With the felt gaps the case is different.  On waking from sleep, we usually know that we have been unconscious, and we often have an accurate judgment of how long.  The judgment here is certainly an inference from sensible signs, and its ease is due to long practice in the particular field.  The result of it, however, is that the consciousness is, for itself, not what it was in the former case, but interrupted and continuous, in the mere time-sense of the words.  But in the other sense of continuity, the sense of the parts being inwardly connected and belonging together because they are parts of a common whole, the consciousness remains sensibly continuous and one.  What now is the common whole?  The natural name for it is myself, I, or me.
       When Paul and Peter wake up in the same bed, and recognize that they have been asleep, each one of them mentally reaches back and makes connection with but one of the two streams of thought which were broken by the sleeping hours.  As the current of an electrode buried in the ground unerringly finds its way to its own similarly buried mate, across no matter how much intervening earth; so Peter's present instantly finds out Peter's past, and never by mistake knits itself on to that of Paul.  Paul's thought in turn is as little liable to go astray.  The past thought of Peter is appropriated by the present Peter alone....  He remembers his own states, whilst he only conceives Paul's.  Remembrance is like direct feeling; its object is suffused with a warmth and intimacy to which no object of mere conception ever attains.  ...[W]hatever past feelings appear with those qualities must be admitted to receive the greeting of the present mental state, to be owned by it, and accepted as belonging together with it in a common self.  This community of self is what the time-gap cannot break in twain, and is why a present thought, although not ignorant of the time-gap, can still regard itself as continuous with certain chosen portions of the past.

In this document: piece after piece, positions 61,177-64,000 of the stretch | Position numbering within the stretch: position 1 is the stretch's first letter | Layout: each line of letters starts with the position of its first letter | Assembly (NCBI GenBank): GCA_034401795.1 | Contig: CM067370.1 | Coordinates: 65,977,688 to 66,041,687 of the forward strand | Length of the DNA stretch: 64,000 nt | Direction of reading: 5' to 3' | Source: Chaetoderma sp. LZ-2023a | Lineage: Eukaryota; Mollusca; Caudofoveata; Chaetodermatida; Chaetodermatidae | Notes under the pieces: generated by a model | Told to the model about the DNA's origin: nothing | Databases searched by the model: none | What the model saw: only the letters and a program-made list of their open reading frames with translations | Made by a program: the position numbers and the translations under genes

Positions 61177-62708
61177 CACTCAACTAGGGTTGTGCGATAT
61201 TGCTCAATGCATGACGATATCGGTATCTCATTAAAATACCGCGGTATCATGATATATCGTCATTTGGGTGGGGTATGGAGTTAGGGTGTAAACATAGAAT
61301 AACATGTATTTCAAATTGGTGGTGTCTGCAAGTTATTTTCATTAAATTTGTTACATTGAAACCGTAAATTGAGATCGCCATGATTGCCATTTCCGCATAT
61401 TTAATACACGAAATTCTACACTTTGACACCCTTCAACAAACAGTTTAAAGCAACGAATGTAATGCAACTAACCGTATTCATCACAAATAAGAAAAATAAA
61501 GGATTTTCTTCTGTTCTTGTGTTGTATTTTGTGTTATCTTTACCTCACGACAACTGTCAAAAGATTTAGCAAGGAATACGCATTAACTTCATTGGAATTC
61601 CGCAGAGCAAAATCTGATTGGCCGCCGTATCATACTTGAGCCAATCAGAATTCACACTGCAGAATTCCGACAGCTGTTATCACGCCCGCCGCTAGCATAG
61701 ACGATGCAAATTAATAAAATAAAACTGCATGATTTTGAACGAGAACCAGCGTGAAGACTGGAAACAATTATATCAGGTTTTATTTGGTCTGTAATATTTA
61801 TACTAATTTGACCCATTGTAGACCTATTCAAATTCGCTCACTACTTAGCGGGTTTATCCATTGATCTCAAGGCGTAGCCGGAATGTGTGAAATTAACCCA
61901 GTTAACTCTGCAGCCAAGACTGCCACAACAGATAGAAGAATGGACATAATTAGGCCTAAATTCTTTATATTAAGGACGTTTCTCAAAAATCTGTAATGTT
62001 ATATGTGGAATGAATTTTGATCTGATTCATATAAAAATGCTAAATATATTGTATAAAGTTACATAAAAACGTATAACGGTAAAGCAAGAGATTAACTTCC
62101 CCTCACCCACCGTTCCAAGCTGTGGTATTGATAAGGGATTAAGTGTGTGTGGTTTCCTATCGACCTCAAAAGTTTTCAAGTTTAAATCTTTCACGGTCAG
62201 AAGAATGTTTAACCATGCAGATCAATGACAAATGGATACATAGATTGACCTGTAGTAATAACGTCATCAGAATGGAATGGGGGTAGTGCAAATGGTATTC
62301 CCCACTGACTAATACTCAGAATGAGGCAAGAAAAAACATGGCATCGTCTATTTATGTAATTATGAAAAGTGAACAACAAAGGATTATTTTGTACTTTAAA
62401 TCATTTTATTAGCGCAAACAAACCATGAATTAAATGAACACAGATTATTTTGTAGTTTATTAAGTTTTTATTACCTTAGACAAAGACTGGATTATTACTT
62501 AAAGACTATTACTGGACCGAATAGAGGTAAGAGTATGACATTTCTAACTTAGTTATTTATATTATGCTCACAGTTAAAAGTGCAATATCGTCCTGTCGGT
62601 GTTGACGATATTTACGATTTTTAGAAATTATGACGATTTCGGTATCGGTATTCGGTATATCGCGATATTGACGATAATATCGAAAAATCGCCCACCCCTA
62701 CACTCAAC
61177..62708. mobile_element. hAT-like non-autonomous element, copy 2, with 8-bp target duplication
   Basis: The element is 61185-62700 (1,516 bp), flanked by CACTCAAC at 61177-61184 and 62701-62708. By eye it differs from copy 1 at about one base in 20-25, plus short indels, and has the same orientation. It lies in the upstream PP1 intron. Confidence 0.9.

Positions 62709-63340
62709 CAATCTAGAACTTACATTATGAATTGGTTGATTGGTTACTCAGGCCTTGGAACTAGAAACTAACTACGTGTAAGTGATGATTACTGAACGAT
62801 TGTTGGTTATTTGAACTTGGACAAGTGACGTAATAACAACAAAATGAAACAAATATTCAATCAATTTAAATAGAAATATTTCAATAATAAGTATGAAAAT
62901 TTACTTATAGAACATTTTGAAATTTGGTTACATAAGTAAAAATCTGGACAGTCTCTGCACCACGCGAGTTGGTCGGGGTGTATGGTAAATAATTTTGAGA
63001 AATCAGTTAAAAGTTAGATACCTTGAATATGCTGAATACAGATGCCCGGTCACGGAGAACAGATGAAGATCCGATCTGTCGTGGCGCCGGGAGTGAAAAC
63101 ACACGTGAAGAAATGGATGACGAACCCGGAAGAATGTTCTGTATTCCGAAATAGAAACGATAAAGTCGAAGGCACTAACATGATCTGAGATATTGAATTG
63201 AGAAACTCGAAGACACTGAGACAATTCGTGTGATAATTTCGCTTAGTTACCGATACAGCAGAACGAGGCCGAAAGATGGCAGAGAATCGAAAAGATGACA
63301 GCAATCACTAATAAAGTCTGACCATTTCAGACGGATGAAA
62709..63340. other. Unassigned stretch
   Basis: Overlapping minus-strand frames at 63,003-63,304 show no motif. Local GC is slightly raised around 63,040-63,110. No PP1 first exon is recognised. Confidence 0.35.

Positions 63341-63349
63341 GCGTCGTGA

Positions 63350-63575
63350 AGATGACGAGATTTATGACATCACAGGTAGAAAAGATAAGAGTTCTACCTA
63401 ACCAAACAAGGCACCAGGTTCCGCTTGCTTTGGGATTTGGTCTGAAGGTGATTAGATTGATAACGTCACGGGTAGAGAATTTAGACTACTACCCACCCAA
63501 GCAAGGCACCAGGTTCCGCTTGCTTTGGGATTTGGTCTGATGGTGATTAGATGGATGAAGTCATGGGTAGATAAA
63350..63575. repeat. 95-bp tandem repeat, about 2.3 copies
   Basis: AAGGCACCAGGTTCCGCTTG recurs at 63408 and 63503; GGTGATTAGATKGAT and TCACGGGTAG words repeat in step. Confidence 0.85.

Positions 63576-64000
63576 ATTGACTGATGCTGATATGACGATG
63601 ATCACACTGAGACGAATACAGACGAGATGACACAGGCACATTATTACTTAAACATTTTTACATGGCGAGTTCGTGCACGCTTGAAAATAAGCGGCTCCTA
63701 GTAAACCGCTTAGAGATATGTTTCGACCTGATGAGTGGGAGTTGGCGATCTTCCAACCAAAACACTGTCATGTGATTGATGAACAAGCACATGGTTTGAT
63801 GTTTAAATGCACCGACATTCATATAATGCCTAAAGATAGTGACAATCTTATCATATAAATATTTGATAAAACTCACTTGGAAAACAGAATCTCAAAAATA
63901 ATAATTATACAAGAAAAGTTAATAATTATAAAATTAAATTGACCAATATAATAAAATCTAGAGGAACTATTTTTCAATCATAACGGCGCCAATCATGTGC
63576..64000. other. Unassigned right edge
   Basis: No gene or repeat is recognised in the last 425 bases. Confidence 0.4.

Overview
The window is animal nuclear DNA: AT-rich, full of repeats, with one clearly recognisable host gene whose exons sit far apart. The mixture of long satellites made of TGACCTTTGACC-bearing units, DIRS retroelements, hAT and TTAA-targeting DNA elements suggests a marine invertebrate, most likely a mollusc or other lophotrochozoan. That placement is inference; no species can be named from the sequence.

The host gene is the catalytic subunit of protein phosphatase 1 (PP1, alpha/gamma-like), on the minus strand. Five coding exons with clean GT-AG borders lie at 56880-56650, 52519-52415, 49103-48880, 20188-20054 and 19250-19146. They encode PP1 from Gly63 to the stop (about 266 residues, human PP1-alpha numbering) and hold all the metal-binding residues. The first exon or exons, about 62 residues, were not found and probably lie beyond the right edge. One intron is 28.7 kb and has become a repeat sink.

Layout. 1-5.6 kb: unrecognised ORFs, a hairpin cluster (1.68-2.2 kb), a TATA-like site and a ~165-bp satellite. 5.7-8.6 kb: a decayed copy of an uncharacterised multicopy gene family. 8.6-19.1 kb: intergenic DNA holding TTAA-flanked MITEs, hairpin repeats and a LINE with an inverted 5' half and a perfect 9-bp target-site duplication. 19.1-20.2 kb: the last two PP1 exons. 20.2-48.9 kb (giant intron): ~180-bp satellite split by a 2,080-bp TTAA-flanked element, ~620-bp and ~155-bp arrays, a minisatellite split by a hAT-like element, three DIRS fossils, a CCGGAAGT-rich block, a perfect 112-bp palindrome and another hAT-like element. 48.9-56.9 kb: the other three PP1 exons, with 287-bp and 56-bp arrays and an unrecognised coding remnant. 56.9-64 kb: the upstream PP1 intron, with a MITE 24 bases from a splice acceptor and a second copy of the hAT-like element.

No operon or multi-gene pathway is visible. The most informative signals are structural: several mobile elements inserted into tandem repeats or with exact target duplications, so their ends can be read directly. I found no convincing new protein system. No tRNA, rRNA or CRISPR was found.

Consciousness, then, does not appear to itself chopped up in bits.  Such words as 'chain' or 'train' do not describe it fitly as it presents itself in the first instance.  It is nothing jointed; it flows.  A 'river' or a 'stream' are the metaphors by which it is most naturally described.  In talking of it hereafter, let us call it the stream of thought, of consciousness, or of subjective life.[2]
James illustrates with the waking of Peter and Paul a faculty of the living body which is so much taken for granted as to be almost beneath comment.  This faculty is just the brain's ability to maintain a stream of thought perpetually, through all the vicissitudes of life.
       James speaks of thoughts as "broken by the sleeping hours."  Now, in the interest of accuracy we should note that modern measurements have shown brain activity to continue unbroken during sleep.  Neural currents never halt entirely:  in sleep they only continue in a mode of passive somatosensory awareness less capable than waking thought.[3]  I interject this fact with supporting endnote as a small caveat.  James' illustration still has value for us, even with this correction affixed.
       Recovering now from the caveat:  we read in James' text his awe of the mind's ability to overcome conscious disruptions; not only the common disruption of sleep, but also the time-gaps induced by anesthesia, epilepsy and fainting.  All these it overcomes by "knitting" present and past thoughts back into a sensibly continuous whole.
       That whole, it should be reiterated, is only a subjective whole.  If I might elaborate on James' celebrated treatise:
       James understood that the time-gaps which afflict our minds mark off intervals of time whose reality is independent of our imperfect perception of those intervals.  Sleep, anesthesia, fainting and so forth — these disruptions only cause the mind to "lose track of time."  The duration of the time "lost" can be measured objectively, with clocks.  But the unconscious mind is ignorant of this objective view, having access to no clock other than the subjective, or internal one.  When a man "gets his clock cleaned," as they say, he may be unaware of the interval of time which passes as he staggers through a time-gap.  Regardless of the extent of the disruption, from his subjective vantage the stream of thought presents itself as entirely continuous and whole.